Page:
Earlier this year I did an experiment where I tried to write some code on a small, atomic project every day. The results are documented at https://johnowhitaker.github.io/days_of_code/. In this post I want to share one of my favorite little diversions – my attempt at teaching a computer to compose some whistle music!
Getting the Data
To train a model we will need some data. Previous attempts at music generation have worked on midi, or raw audio. However, a lot of Irish music is shared in a simplified form called ‘ABC Notation’ using letters and a limited set of symbols to encode the essential melody and leaving embellishments, harmonies and accents largely up to the interpretation of the player. thesession.org is one large central repository of these tunes, but I couldn’t find an easy way to download them in bulk. Web Scraping to the rescue!
You can see the code and details here. Web scraping is one of those cases where there are many valid approaches one could take, but all of them in essence boil down to identifying ways of identifying the specific parts of the html code that surround the data you are interested in. For example, on a page of results from thesession each song is listed as a list item taking the form
<li class="manifest-item">. With a bit of patience we can get URLs for each tune and then scrape the relevant info from those URLs with some more effort. At the end of this process, a nice neat dataframe with the titles, metadata and note sequences.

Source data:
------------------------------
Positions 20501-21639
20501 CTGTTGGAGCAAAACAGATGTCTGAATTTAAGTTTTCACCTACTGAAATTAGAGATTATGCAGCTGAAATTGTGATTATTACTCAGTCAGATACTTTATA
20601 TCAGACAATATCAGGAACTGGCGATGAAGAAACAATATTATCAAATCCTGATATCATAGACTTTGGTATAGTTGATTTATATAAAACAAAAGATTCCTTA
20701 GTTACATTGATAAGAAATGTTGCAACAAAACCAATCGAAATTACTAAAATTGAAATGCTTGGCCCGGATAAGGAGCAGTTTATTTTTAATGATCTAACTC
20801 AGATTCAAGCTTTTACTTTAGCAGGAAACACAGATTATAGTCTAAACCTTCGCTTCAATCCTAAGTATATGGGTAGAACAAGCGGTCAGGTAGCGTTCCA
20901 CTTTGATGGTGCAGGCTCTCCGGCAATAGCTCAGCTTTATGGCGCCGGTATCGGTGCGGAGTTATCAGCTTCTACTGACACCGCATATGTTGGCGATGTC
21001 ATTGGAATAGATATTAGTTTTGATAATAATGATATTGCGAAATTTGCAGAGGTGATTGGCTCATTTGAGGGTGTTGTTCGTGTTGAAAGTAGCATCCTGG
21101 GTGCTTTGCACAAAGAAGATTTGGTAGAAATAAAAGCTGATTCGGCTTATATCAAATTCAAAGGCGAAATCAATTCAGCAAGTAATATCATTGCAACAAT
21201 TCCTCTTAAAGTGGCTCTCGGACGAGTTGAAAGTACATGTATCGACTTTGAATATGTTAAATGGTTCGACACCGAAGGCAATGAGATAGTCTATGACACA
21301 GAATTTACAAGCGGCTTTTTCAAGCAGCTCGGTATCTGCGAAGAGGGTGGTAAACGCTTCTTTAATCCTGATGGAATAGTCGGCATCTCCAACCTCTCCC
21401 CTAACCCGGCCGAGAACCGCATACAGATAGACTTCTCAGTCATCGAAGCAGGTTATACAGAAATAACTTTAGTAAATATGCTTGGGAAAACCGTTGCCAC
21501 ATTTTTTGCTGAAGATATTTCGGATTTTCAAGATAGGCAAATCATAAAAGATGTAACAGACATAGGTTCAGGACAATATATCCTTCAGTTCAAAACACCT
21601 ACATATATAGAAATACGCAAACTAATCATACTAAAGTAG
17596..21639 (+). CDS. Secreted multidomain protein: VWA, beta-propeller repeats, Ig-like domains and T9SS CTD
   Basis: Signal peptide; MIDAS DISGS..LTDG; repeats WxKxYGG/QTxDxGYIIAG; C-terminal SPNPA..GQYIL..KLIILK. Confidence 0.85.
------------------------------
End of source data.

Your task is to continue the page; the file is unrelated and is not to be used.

We’re going to train a ‘language mode’ – a concept from the field of NLP, where a model (usually an LSTM or transformer – based architecture) tries to predict the next token in a sequence, allowing it to learn from unstructured data such as large chunks of text or, in this case, music. The end result of this is a generative model that can ‘autocomplete’ sequences. These language models can then be re-purposed for classification, translation etc. but in this case we want a generative model so that is unnecessary.
The text needs to be tokenized. We can simply split into individual characters, but since the notation includes ‘note modifiers’ such as ‘=’ which are sometimes placed before a note to sharpen or flatten it and some other 2-character symbols (like ‘|:’ for the start of a bar with a repeat), I chose to build a custom tokenizer. The notebook shows how to construct fastai dataloaders that package everything up neatly ready for training.
Once the dataloaders are ready, we can simply train this like any other language model. I used the learning rate finder (output shown above) to pick an initial learning rate and then, following the example in the fastai docs, gradually unfroze the model and continued to train it. After a few minutes the model is predicting the next token with ~38% accuracy!
Getting Some Output
We can feed our model a few tokens and ask it to continue making guesses for the next token in the sequence:
learn.predict('|:G', 100, temperature=0.7). The temperature parameter controls how ‘conservative’ the model is; higher values result in output with more randomness. To convert the string of letters that the model spews out into playable music, I used this handy online editor to preview, edit and download the songs.
The model is OK at guessing sensible notes, but it doesn’t produce much in the way of song structure. I found it best to use the output as a starting point, tweaking the odd bit of timing and adding repeats, separate parts and the odd extra flourish to create a song that is effectively co-written by myself and my AI assistant. It’s surprisingly fun! I hope this inspires you to try something like this yourself – do let me know what you create.